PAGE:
We’ve had quite a soaking in much of central Wisconsin over the past 24 hours, with many spots getting at least an inch. Totals have been lighter north and northwest of Marathon County. While this current system will move away Monday night, several other weather systems are lined up and ready to march through here every other day or so through early next week. Thus, keep your umbrellas and rain boots handy!
Any showers should end Monday evening with cloudy and breezy conditions lingering. Lows will reach the upper 30s to around 40. Winds will be from the northwest at 10-15 mph. Tuesday looks mostly cloudy then gradually turning partly cloudy. Highs will reach only the mid 50s with northwest winds of 10-20 mph.
Wednesday will bring a mix of sun and clouds. Watch out for frost early Wednesday morning with lows in the low 30s. Highs will rebound to about 57. There is a good chance of scattered showers by late afternoon and evening Wednesday as a small disturbance rolls through. Thursday also should be partly sunny with lows in the low to mid 30s and highs in the mid to upper 50s. A few showers are possible Thursday night with next weak front.
Friday is shaping up pretty decent with plenty of sunshine. Temperatures should start around 34 with highs in the upper 50s.
A larger low pressure system is projected to approach from the Plains Saturday. It will bring increasing clouds and wind Saturday along with a 30% chance of showers later in the day. The greatest odds of rain will be over the southern half of the area. Lows could be around 33 with highs around 58 degrees. Sunday will likely be mostly cloudy with a continued chance of showers. It is an uncertain situation with some weather models keeping it well south of our region while other models bring a decent soaking through. We'll have updates as it gets closer.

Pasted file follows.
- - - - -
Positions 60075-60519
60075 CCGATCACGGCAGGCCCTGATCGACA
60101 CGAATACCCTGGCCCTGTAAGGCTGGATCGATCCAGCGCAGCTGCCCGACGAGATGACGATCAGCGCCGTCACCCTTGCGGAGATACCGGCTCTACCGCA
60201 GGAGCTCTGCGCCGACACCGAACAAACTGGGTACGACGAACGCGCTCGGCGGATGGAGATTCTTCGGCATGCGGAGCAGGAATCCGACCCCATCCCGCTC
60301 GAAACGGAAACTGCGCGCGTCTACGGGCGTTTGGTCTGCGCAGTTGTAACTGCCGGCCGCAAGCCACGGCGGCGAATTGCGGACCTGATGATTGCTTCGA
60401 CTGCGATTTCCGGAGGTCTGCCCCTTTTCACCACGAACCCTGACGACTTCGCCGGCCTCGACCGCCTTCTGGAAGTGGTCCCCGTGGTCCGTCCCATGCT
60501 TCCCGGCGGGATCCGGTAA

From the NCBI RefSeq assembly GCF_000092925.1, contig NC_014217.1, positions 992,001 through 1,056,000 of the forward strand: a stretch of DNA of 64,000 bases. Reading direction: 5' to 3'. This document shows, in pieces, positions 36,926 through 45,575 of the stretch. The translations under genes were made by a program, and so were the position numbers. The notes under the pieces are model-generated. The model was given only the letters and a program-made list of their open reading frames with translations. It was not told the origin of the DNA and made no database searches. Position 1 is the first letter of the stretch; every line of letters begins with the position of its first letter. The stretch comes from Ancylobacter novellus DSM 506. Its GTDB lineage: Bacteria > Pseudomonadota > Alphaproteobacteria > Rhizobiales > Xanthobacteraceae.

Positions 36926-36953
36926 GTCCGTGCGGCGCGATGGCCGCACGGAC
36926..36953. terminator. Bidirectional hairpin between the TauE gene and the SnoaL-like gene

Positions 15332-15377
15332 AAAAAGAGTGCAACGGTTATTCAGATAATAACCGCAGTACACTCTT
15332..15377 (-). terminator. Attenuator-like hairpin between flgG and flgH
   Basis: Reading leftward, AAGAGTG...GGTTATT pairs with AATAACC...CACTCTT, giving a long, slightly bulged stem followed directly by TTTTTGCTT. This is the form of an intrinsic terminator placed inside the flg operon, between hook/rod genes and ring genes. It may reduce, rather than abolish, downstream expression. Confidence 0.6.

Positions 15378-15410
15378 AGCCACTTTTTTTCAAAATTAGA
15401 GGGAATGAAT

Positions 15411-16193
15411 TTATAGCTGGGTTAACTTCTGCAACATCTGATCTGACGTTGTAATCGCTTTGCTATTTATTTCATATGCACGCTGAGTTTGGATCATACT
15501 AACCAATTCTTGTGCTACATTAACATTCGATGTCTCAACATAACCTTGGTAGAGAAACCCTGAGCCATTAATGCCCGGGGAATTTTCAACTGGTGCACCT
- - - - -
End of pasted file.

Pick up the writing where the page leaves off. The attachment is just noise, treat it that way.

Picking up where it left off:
That system will start heading away Monday although a stray sprinkle or two can't be ruled out. Also, it will be rather cool for this time of the year with highs in the 50s. Normal highs would be in the mid 60s.
Pollen Report: Tree pollen Monday morning (High - 144)
Have a nice evening! Meteorologist Tony Schumacher, 2:50 p.m.., 3-May 2021
*On this date in weather history:
1990 - A stubborn late season storm slowly crawled across southern Colorado the first three days of the month producing heavy snow from the San Juan Mountains to the southeast plains. The storm produced up to three feet of snow in the higher elevations of southern Colorado, and 18 to 22 inches of snow along the eastern slopes of the Central Mountains of New Mexico. Pueblo CO reported a record 10.6 inches of snow for the month as a result of the storm, and a record total for the winter season of 69.6 inches. (The National Weather Summary) (Storm Data)
1999 - On May 3, 1999, an unusual confluence of atmospheric conditions in Oklahoma spawned dozens of tornadoes that swept across the state in an hours-long parade of destruction. Thousands of homes were damaged or destroyed, and 19 counties became disaster areas. The worst toll was in human lives: 44 dead, including three children. Hundreds more were injured.